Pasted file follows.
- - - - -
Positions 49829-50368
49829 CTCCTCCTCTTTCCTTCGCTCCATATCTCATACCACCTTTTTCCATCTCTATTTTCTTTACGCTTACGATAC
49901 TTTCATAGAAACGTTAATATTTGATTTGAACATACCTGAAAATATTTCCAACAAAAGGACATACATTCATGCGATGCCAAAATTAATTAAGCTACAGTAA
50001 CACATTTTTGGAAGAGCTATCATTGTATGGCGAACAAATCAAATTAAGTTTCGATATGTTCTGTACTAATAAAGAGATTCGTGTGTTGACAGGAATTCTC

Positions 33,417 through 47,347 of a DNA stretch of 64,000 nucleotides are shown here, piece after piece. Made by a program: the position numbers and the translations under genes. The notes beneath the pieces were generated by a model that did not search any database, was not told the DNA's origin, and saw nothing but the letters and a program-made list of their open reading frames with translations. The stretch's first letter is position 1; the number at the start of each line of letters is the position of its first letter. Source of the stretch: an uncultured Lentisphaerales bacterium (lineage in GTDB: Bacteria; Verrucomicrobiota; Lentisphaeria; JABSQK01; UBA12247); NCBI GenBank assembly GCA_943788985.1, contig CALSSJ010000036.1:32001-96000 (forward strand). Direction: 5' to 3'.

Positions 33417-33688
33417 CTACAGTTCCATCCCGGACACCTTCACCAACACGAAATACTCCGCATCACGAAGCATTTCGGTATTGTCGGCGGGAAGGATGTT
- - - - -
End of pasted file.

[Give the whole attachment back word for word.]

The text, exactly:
Positions 49829-50368
49829 CTCCTCCTCTTTCCTTCGCTCCATATCTCATACCACCTTTTTCCATCTCTATTTTCTTTACGCTTACGATAC
49901 TTTCATAGAAACGTTAATATTTGATTTGAACATACCTGAAAATATTTCCAACAAAAGGACATACATTCATGCGATGCCAAAATTAATTAAGCTACAGTAA
50001 CACATTTTTGGAAGAGCTATCATTGTATGGCGAACAAATCAAATTAAGTTTCGATATGTTCTGTACTAATAAAGAGATTCGTGTGTTGACAGGAATTCTC

Positions 33,417 through 47,347 of a DNA stretch of 64,000 nucleotides are shown here, piece after piece. Made by a program: the position numbers and the translations under genes. The notes beneath the pieces were generated by a model that did not search any database, was not told the DNA's origin, and saw nothing but the letters and a program-made list of their open reading frames with translations. The stretch's first letter is position 1; the number at the start of each line of letters is the position of its first letter. Source of the stretch: an uncultured Lentisphaerales bacterium (lineage in GTDB: Bacteria; Verrucomicrobiota; Lentisphaeria; JABSQK01; UBA12247); NCBI GenBank assembly GCA_943788985.1, contig CALSSJ010000036.1:32001-96000 (forward strand). Direction: 5' to 3'.

Positions 33417-33688
33417 CTACAGTTCCATCCCGGACACCTTCACCAACACGAAATACTCCGCATCACGAAGCATTTCGGTATTGTCGGCGGGAAGGATGTT